Teddy Morgan

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Teddy Morgan
Teddy Morgan.jpg
Dr. Morgan in Wales jersey (c 1905)
Birth nameEdward T. Morgan
Date of birth(1880-05-22)22 May 1880
Place of birthAberdare, Wales
Date of death1 September 1949(1949-09-01) (aged 69)
Place of deathNorth Walsham[1] England
Height171 cm (5 ft 7 in)
Weight70 kg (11 st 0 lb; 154 lb)
SchoolChrist College, Brecon[2]
UniversityGuy's Hospital
Notable relative(s)William Llewellyn Morgan, brother
Guy Morgan, nephew
Rugby union career
Position(s) Wing
Amateur team(s)
Years Team Apps (Points)
Newport RFC
Guy's Hospital
London Welsh RFC
Swansea RFC
Glamorgan County RFC
National team(s)
Years Team Apps (Points)
Wales Wales
United Kingdom Great Britain

Edward "Teddy" Morgan (22 May 1880 – 1 September 1949)[3] was a Welsh international rugby union player. He was a member of the winning Wales team who beat the 1905 touring All Blacks and is remembered for scoring the winning try. He played club rugby for London Welsh and Swansea.


Morgan became a General Practitioner in Sketty, Swansea before moving to a new practice in East Anglia. While at Sketty, another international rugby player joined his practice in the early 1920s, D Bertram, who would go on to be capped 11 times for Scotland.[4] Morgan died on 1 September 1949 in North Walsham. In 2008, Morgan was celebrated by the local council when it was decided to raise a blue plaque at his birthplace to commemorate his life.[5]

Rugby career[edit]


1905 Wales squad, Morgan, front row, left

Morgan moved to London from Newport in 1902 to take up a post at Guy's Hospital, and played with London Welsh. It was while playing in London that Morgan earned his first international cap, for Wales against England. Morgan's career with Wales saw him score 14 tries from the wing, but his best-remembered was that against the Original All Blacks at Cardiff Arms Park on 16 December 1905. In the monumental match between the unbeaten All Blacks and the Triple Crown-winning Welsh team, Morgan is believed to have led his team in singing the Welsh national anthem in response to the New Zealanders' haka.[2] This was the first time a national anthem had been sung at a sporting event.[6] The strongly contested game was decided by a single score. In the twenty-fifth minute, Welsh scrum half Dicky Owen released the ball to Cliff Pritchard, who received the ball at ankle level before darting forward. Having run past Bob Dean, Pritchard released to Rhys Gabe who in turn found Morgan. Morgan dummied George Gillett and touched the ball down in the corner.[7]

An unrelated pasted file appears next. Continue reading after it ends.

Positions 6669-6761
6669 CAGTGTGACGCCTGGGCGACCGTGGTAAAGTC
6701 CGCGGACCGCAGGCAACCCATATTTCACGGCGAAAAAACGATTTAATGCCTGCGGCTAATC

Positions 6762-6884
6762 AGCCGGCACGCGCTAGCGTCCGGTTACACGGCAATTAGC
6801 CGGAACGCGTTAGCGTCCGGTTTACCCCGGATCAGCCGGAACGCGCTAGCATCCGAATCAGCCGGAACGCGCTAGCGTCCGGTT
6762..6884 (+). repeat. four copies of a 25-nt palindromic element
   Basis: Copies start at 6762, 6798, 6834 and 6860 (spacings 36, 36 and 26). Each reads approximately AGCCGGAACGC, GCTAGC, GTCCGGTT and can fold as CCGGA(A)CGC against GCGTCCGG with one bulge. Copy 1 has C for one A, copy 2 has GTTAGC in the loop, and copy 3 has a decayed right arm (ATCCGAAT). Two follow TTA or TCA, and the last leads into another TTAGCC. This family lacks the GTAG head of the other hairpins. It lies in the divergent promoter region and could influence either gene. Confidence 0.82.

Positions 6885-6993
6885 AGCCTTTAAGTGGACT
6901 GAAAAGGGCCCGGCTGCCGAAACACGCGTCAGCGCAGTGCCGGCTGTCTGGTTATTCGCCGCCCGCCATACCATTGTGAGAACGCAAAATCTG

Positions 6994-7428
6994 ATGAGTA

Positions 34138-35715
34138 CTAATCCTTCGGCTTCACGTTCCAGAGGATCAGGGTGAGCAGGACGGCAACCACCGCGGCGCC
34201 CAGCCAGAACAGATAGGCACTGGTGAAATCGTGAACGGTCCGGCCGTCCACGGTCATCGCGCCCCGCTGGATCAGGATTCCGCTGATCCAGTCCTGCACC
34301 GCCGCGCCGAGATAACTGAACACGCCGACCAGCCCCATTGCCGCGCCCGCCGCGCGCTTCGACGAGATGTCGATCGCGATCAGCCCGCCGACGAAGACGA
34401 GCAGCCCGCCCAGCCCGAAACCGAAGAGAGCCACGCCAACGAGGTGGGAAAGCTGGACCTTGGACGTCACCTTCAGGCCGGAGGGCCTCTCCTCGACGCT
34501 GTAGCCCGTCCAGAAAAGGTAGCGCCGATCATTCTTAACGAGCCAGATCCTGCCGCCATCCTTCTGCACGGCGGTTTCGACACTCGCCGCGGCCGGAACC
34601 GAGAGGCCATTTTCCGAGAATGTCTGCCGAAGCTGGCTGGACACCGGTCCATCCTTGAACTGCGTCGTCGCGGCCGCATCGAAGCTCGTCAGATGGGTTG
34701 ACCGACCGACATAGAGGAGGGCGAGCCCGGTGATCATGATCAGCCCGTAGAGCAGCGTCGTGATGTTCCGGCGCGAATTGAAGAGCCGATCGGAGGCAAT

After the match Morgan expressed disagreement with the referee's controversial decision to disallow a try claimed by New Zealand player Bob Deans. A contemporary reporter stated "Morgan sprinted across from the left wing, and helped Winfield to save what otherwise would have been a try by tackling Deans before be grounded the ball, and, though a splendid effort was made by the centre threequarter to straggle over, timely reinforcements came to Morgan, and the ball was grounded between two and three feet from the line, though Deans considers he grounded the ball in goal.[8] But the incident has been the subject of different accounts, with Cliff Pritchard, Rhys Gabe and Welsh captain Gwyn Nicholls claiming to have been among the tacklers and in a good position to see that the ball was grounded short of the line.[9][10][11]

International games played[edit]


British Isles[edit]

In 1904 Morgan was one of the Welsh players chosen to tour Australasia[13] under the captaincy of Bedell-Sivright. Morgan would captain the British team against both Australia and New Zealand during this tour.[10]


  • Jones, Stephen; Paul Beken (1985). Dragon in Exile, The Centenary History of London Welsh R.F.C. London: Springwood Books. ISBN 0-86254-125-5.
  • Parry-Jones, David (1999). Prince Gwyn, Gwyn Nicholls and the First Golden Era of Welsh Rugby. Bridgend: seren. ISBN 1-85411-262-7.
  • Thomas, Wayne (1979). A Century of Welsh Rugby Players. Ansells Ltd.
  • Smith, David; Williams, Gareth (1980). Fields of Praise: The Official History of The Welsh Rugby Union. Cardiff: University of Wales Press. ISBN 0-7083-0766-3.


  1. ^ Newport RFC Personnel Profile Archived 2011-05-18 at the Wayback Machine.
  2. ^ a b "School remembers Teddy's 1905 try". BBC. 4 February 2005. Retrieved 10 July 2008.
  3. ^ WRU player profile[permanent dead link]
  4. ^ Swansea R.F.C. player profiles[permanent dead link]
  5. ^ Blue plaques mark proud heritage BBC News 24 September 2008
  6. ^ "The 1905/06 'Originals'". rugbymuseum.co.nz. Archived from the original on 26 March 2013. Retrieved 10 July 2008.
  7. ^ Parry-Jones (1999), pg 152.
  8. ^ Wales v. New Zealand. A Welsh Triumph. Report by "Old Stager", Cardiff Times and South Wales Weekly News, 23 December 1905, at National Library of Wales.
  9. ^ Davis J. C. Old Welsh Rugby Heroes Foregather at the Microphone The Referee, Sydney, 13 February 1936, at Trove
  10. ^ a b Thomas (1979), pg39.
  11. ^ Parry-Jones (1999), pg 156.
  12. ^ Smith (1980), pg 467.
  13. ^ Smith (1980), pg 148.